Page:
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In A Pandemic, Four Seasons Fitness Feels The Burn

Gyms are among the industries that have borne the brunt of pandemic restrictions. In Illinois, fitness facilities were part of the first wave of shutdown orders in March 2020 and remained closed until the end of June 2020.

Fitness industry revenue in the U.S dropped by 58% last year, according to the Global Health and Fitness Association.

Things were starting to look up as the COVID-19 vaccine became widely available, but surging case numbers associated with the Delta variant have prompted many people to rethink their return to the gym.

Tony Maier, CEO of Four Seasons
Tony Maier, CEO of Four Seasons

Tony Maier took over as CEO of Four Seasons Gym and Fitness Center in Bloomington in February 2020. Just weeks later, the gym was forced to close. Maier said that gyms struggling to survive the pandemic have no choice but to ride the roller coaster of changing conditions.

It hasn't been easy.

"We're operating at 65% of where we were in 2019. So we've taken a humongous hit in terms of membership and we've taken a humongous financial hit," Maier said.

Part of the challenge in steering a workout facility through a pandemic is making members feel comfortable in the space. But because different perceptions of the risks posed by COVID translate into widely varying levels of acceptance for certain safety measures, "comfort" can mean a lot of different things.

Maier said Four Seasons complies with all guidelines issued by the Illinois Department of Public Health, like recommending that unvaccinated people continue to wear masks indoors. Reservations are required for certain activities, like lap swimming, and some pieces of equipment are off-limits to encourage social distancing.

For the most part, Maier said, members are understanding of the measures and for the need to update them based on IDPH guidance. But on occasion, irritated members question the need for enhanced safety measures, Maier said.

“That’s always the frustrating part. Because these are things that we haven’t had to do in the past. And I tell our team that I can’t wait to get back to just a normal member complaint,” Maier said with a laugh.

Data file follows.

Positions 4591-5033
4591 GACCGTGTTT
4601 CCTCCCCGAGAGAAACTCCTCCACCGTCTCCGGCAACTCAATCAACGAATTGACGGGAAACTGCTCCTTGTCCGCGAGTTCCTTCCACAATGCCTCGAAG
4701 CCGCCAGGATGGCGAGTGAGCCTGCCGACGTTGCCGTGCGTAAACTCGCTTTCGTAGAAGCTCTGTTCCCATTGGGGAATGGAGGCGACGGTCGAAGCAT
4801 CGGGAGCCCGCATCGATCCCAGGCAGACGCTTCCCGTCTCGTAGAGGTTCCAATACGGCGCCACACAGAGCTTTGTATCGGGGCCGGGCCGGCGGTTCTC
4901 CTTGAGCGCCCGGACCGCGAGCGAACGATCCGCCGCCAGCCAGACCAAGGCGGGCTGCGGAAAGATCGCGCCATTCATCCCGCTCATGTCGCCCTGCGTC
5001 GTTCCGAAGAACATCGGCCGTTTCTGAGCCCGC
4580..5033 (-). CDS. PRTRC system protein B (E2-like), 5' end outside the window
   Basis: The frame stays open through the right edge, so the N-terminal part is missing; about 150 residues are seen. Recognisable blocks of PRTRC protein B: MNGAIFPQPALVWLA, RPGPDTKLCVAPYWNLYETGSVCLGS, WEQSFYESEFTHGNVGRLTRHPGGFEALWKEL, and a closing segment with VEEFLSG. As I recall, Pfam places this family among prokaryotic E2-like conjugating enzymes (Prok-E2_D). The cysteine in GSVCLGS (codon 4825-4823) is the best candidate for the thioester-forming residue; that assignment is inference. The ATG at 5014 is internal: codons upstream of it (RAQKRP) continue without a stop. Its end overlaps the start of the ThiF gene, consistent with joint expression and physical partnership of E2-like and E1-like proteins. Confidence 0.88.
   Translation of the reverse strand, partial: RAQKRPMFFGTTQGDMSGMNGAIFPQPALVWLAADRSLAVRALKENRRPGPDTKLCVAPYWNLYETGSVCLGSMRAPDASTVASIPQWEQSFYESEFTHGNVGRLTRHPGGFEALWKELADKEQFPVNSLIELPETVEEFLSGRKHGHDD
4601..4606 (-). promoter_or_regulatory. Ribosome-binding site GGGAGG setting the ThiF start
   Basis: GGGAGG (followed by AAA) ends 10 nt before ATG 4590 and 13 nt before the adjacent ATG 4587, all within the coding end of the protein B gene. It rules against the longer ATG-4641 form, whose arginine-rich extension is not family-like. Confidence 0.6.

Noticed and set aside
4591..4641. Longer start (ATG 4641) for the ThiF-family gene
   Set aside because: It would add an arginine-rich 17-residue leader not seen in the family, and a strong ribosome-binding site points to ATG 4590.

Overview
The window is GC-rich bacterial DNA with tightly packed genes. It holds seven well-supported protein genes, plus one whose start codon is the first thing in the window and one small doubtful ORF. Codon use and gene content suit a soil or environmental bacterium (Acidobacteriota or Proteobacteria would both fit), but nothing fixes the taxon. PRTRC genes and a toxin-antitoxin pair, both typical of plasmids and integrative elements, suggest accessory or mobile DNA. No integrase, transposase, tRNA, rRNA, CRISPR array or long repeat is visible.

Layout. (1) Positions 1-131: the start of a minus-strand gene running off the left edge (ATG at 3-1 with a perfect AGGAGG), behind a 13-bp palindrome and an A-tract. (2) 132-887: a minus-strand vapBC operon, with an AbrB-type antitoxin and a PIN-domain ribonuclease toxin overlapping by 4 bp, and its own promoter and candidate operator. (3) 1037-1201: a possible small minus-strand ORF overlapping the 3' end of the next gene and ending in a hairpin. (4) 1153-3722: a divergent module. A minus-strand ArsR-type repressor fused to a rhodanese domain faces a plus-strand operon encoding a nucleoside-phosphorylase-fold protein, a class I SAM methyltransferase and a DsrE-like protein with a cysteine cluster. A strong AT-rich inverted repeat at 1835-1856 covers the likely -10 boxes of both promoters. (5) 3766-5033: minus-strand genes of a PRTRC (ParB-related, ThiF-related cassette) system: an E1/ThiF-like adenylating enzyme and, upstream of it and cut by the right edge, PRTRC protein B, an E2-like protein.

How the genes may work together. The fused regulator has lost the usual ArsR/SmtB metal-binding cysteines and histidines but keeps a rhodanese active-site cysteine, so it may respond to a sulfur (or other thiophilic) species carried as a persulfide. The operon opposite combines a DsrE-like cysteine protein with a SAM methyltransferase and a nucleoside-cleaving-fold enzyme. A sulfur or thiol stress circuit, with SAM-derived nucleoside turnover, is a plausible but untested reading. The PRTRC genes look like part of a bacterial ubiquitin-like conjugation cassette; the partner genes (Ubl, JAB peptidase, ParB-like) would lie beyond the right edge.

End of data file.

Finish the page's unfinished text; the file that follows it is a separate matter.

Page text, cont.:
As with other businesses, like restaurants or grocery stores, front-facing staff often have to absorb frustrations over COVID policies they had no hand in creating. Maier said that does happen once in a while, and that staff members may occasionally need to take a break to regroup. But he said his staff is generally empathetic to members who may be upset.

“And I think that helps so much. Everyone’s handling this in their own unique way,” Maier said.

Some gym enthusiasts have handled the uncertainties of the pandemic by turning to virtual workouts. Many gyms, including Four Seasons, pivoted to online fitness classes when facilities were forced to close. Virtual fitness has proved to be popular,prompting some in the industry to wonder if it will become a permanent fixture.

Maier sees the benefit of maintaining virtual offerings once the pandemic has waned. But he projects online classes will be a “value added service” rather than a permanent replacement for brick-and-mortar gyms.

“Typically club members want that social aspect. It’s part of their routine, it’s part of their life, it’s part of their everyday ritual. And the people that they interact with are like family and friends.”

No online program can replace the sense of community that a gym provides, Maier said. And something like a Zoom class or Peloton session can’t reinforce the sense of commitment that prompts people to join a gym in the first place.

“There isn’t that same accountability you get with a personal trainer, or a coach, or a group exercise instructor who recognizes that you’re not there and reaches out.”

Maier said Four Seasons is a community institution. It's operated in Bloomington for over 50 years. And while he says they're not out of the woods yet, Maier feels confident that the gym can make it through.

Sarah Nardi is a correspondent at WGLT. She rejoined the station in 2024.